We query the daily usage rate of hashtags referencing hurricanes are queried from a corpus of 1-gram—words or other single word-like constructs—usage rate time series, computed from approximately 10% of all posts (“tweets”) from 2009 to 2019 collected from Twitter’s “decahose” [52]. We define usage rate, f, as with count, cτ, of a particular 1-gram divided is by the count of all 1-grams occurring on a given day, . The usage rates are based only on the usage rate of 1-grams observed in tweets classified as English by FastText, a language classification tool [53, 54]. We choose to focus on English tweets to study attention to North Atlantic storms, primarily because English is the most common language on Twitter. Additionally, US government agencies such as NOAA and FEMA compile estimates of hurricane impacts inside the US, a complementary dataset that we discuss below.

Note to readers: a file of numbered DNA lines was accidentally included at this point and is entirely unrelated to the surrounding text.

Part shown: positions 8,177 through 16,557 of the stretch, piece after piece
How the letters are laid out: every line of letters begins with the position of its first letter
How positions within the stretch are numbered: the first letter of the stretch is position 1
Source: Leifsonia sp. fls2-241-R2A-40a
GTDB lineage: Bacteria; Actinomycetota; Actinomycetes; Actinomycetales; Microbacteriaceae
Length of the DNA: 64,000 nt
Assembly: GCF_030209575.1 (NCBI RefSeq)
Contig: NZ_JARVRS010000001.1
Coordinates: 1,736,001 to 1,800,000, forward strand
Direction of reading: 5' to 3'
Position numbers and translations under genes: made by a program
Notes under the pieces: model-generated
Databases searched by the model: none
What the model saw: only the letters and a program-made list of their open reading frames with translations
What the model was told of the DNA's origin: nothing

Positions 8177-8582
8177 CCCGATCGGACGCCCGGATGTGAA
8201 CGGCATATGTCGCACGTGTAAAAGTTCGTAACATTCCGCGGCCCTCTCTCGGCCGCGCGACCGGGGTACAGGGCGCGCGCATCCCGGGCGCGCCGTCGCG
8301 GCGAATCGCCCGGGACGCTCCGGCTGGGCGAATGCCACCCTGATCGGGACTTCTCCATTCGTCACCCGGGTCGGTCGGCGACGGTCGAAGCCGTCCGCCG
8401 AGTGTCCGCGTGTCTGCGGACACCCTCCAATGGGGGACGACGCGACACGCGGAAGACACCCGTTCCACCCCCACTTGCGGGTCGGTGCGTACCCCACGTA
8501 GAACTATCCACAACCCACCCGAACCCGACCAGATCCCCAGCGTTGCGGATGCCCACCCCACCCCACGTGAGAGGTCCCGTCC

Our usage rate data set includes separate usage rates for 1-grams in “organic” tweets, tweets that are originally authored, as well as usage rates of 1-grams in all tweets (including retweets and quote tweets). More details about the parsing of the Twitter n-gram data set are available in [26].

For the purpose of studying attention, our usage rates are derived from the corpus with all tweets, including retweeted text, to better reflect not only the number of people tagging a storm, but also the number of people who decide the information contained therein was worth sharing.